• Speak to your doctor in case you have a sleep disorder

    If you regularly feel drowsy when you drive, or just in your general daily life, you should speak to a doctor, or even a sleep specialist, as you may have a sleep disorder.

What should
I do if I am
drowsy driving?

If you do find yourself drowsy driving, then you should act immediately. Of course, the best thing to do is to stop driving and let someone else take over. However, if that doesn’t work, there are a few steps you can take to make yourself feel better.

An IPSOS poll of drivers in 2017 found that there are 7 main solutions, each with differing perceived effectiveness.

  • Take a nap

  • Chat with a passenger

  • Drink coffee

  • Turn on music or listen to the news on the radio

  • Drive with the window open

  • Nibble on food

  • Talk to someone on the phone

  • Very effective
  • Rather effective
  • Rather not effective
  • Not at all effective

Source: IPSOS Poll of French Drivers, 2017

  • Take a nap

    The CDC recommends pulling over at the side of the road and taking a short nap. Even a sleep of 15-20 minutes will help you to feel more alert, and therefore to prevent you from falling asleep at the wheel. This is only a temporary solution, so the goal should still be to terminate your journey as soon as possible.

  • Chat with a passenger

    If you are with a passenger who can’t or won’t switch driving duties with you, then just chatting will help to keep you mentally alert. Letting the other passenger know that you’re feeling drowsy will give you a second pair of eyes on the road.

  • Drink coffee

    Coffee contains caffeine, which acts as a stimulant. Drinking coffee will help stave off the symptoms of tiredness, although won’t act as a long-term solution to the problem. When the caffeine wears off, you may feel even more tired than you did in the first place.

  • Speak on the Telephone

    This solution should only be used in emergencies, and only if you have a hands-free kit in your phone. Calling someone may help to perk you up, although you run the risk of being further distracted from the road.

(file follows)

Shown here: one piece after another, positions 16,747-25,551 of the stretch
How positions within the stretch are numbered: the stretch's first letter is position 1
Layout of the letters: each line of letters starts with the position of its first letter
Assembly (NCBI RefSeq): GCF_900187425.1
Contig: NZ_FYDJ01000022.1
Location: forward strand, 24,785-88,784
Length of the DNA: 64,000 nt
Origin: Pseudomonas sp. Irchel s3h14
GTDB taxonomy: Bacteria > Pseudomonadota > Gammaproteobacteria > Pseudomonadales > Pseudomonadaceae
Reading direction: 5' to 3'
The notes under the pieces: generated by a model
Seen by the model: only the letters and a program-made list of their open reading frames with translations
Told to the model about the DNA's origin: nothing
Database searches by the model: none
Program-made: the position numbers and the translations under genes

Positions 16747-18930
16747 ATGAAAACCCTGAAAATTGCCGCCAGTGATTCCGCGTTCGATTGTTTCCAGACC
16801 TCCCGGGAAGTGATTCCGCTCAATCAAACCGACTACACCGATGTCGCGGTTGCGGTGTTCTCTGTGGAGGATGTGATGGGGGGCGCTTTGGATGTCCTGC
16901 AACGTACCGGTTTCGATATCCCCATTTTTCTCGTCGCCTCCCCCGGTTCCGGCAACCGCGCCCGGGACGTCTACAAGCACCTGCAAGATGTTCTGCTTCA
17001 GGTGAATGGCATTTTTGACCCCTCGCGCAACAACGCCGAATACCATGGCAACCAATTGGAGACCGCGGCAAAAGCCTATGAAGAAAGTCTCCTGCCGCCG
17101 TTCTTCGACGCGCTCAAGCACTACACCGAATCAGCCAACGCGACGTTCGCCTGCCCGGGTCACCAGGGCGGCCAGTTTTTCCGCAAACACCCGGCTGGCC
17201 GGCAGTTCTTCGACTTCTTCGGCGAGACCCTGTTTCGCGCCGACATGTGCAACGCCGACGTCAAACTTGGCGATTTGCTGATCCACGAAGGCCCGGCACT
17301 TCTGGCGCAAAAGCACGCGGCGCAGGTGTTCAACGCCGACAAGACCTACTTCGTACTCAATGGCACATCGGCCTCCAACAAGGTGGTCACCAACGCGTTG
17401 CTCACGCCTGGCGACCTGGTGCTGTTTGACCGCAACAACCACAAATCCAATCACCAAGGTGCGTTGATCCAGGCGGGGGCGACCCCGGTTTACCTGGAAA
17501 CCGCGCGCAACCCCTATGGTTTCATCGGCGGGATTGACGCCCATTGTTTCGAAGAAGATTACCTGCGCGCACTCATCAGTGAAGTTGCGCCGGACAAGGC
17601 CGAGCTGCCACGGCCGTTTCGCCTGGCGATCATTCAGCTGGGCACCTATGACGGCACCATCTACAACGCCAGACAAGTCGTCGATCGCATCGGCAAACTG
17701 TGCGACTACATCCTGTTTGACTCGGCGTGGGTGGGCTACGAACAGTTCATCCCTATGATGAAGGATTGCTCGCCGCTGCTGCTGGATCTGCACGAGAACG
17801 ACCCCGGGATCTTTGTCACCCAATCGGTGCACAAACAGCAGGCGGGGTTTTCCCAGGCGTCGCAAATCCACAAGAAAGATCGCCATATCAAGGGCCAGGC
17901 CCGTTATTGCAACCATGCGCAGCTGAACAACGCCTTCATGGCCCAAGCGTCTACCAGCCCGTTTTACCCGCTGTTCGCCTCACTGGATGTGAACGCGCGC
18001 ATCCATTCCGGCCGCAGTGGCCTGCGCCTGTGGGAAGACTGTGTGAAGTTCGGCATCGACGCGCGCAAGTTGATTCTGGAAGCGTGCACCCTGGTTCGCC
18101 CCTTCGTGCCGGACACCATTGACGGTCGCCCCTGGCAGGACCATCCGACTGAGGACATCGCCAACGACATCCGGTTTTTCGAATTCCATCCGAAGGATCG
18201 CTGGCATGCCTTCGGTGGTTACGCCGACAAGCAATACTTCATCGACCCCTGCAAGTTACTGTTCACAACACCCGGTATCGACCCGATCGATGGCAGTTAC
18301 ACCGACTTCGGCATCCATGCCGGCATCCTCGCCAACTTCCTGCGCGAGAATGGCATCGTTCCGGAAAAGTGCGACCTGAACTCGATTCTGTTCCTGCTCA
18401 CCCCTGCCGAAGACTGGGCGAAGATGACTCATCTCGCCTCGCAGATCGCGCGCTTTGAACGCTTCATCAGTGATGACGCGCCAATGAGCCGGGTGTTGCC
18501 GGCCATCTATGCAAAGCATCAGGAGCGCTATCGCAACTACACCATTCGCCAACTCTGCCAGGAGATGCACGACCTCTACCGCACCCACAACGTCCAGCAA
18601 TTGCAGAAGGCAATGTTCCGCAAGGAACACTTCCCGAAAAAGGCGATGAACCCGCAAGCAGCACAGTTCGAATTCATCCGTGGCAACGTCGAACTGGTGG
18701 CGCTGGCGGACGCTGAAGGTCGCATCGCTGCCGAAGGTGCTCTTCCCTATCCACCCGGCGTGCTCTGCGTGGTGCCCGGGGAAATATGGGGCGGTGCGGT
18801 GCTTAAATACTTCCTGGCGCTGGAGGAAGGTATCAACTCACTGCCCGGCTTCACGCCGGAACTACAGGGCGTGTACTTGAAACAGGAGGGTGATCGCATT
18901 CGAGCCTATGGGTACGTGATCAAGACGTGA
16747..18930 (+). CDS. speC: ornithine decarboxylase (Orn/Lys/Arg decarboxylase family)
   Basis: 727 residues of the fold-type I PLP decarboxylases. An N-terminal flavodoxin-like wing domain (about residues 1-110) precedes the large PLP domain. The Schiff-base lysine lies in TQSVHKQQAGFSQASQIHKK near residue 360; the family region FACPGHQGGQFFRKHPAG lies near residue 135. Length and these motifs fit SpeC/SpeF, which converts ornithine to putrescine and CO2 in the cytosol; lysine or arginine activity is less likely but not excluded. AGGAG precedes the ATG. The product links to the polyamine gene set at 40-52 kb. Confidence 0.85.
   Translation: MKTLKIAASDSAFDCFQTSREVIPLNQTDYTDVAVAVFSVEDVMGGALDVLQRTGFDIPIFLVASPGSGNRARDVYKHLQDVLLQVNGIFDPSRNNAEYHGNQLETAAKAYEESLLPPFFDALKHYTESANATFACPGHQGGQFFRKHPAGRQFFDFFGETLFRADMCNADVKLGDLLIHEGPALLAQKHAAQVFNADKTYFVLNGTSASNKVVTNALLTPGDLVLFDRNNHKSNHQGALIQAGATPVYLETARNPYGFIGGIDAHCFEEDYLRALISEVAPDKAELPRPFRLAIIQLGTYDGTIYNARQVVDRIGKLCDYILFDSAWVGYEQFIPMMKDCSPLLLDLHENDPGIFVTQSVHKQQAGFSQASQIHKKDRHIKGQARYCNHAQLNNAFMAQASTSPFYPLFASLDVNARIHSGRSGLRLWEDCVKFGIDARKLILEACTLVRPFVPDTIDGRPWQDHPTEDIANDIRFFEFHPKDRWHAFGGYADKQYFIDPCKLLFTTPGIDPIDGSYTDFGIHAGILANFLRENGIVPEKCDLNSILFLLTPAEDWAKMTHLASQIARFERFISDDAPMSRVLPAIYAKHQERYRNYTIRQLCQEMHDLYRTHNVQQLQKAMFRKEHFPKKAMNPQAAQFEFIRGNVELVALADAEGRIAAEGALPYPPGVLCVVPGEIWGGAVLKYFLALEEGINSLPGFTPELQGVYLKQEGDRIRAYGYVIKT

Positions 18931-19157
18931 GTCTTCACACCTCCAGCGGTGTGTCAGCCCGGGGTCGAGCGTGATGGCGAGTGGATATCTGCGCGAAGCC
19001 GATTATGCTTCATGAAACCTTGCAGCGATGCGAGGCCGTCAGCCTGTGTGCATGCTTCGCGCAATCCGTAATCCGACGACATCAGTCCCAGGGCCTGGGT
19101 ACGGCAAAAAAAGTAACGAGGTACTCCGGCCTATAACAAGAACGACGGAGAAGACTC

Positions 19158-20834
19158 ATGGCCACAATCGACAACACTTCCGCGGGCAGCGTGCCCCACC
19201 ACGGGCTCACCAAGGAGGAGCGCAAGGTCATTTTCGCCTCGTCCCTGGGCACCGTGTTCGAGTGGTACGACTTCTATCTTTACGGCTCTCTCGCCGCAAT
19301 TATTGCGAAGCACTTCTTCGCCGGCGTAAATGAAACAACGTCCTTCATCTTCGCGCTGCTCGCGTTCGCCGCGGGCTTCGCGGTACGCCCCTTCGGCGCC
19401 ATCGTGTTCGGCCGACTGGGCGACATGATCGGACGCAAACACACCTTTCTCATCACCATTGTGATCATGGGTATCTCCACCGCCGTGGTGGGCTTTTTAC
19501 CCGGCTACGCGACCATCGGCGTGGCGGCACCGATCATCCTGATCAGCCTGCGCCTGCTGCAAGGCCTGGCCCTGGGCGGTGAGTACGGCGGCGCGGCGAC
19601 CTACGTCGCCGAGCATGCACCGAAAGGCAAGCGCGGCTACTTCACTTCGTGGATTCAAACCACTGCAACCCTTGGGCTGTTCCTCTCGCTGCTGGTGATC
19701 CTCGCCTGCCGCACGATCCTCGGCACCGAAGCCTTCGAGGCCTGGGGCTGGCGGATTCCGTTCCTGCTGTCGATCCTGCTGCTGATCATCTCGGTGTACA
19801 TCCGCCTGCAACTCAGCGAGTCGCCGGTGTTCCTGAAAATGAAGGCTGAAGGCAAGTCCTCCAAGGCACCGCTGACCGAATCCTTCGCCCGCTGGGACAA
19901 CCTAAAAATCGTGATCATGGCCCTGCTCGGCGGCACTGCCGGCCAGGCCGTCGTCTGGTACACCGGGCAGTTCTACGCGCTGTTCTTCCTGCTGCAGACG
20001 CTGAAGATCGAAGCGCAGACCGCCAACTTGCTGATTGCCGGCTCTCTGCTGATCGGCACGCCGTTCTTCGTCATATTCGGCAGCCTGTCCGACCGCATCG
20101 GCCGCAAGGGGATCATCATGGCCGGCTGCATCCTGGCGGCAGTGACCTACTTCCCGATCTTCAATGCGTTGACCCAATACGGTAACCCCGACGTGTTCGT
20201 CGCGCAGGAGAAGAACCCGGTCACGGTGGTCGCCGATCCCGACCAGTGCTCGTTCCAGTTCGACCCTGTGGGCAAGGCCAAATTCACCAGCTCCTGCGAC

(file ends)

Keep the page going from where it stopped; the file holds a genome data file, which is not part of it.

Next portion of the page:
• Slow down

    This is the most important step to take if you find yourself tired driving. Although the natural temptation is to get to your destination as quickly as possible, drowsy driving greatly slows your reaction time if you have to brake or steer. Pull into the inside lane of the freeway and slow right down. If you’re on winding roads, give yourself plenty of time to react to turns in the road.

  • Eat

    Having a light snack can help keep you alert, giving your body a little burst of energy. However, it’s a fine balance, as eating too much will cause you to become more lethargic and sleepy. Try and avoid anything too carbohydrate heavy, and nothing larger than a snack. Combining this with some coffee is the best solution.

  • Open the window

    Sometimes the feeling of sleepiness is due to the feeling of warmth. Opening the window to get some fresh air in will help let your brain know that it’s not time to sleep.

  • Turn on the radio

    Putting on some of your favorite tunes, podcast, or news will help keep your brain active, and may (counter-intuitively) keep you focused on the road.

Driving when you are tired is almost unavoidable in a world where we sleep less and drive more. However, tired driving can become drowsy driving, and very quickly become unsafe.

The three main dangers of drowsy driving are:

  • Reduced attention span, and diminishes the ability of the driver to pay attention to the road.
  • Slowed reaction time, and therefore an inability to react quickly to road conditions
  • Impaired decision-making, sometimes akin to a driver being drunk.

So, if you wouldn’t drive after drinking, then you shouldn’t drive when you’re drowsy, as tiredness and alcohol both have the same impact on a driver’s cognitive function.

If you can’t avoid drowsy driving, then break your journey into smaller chunks by taking regular breaks.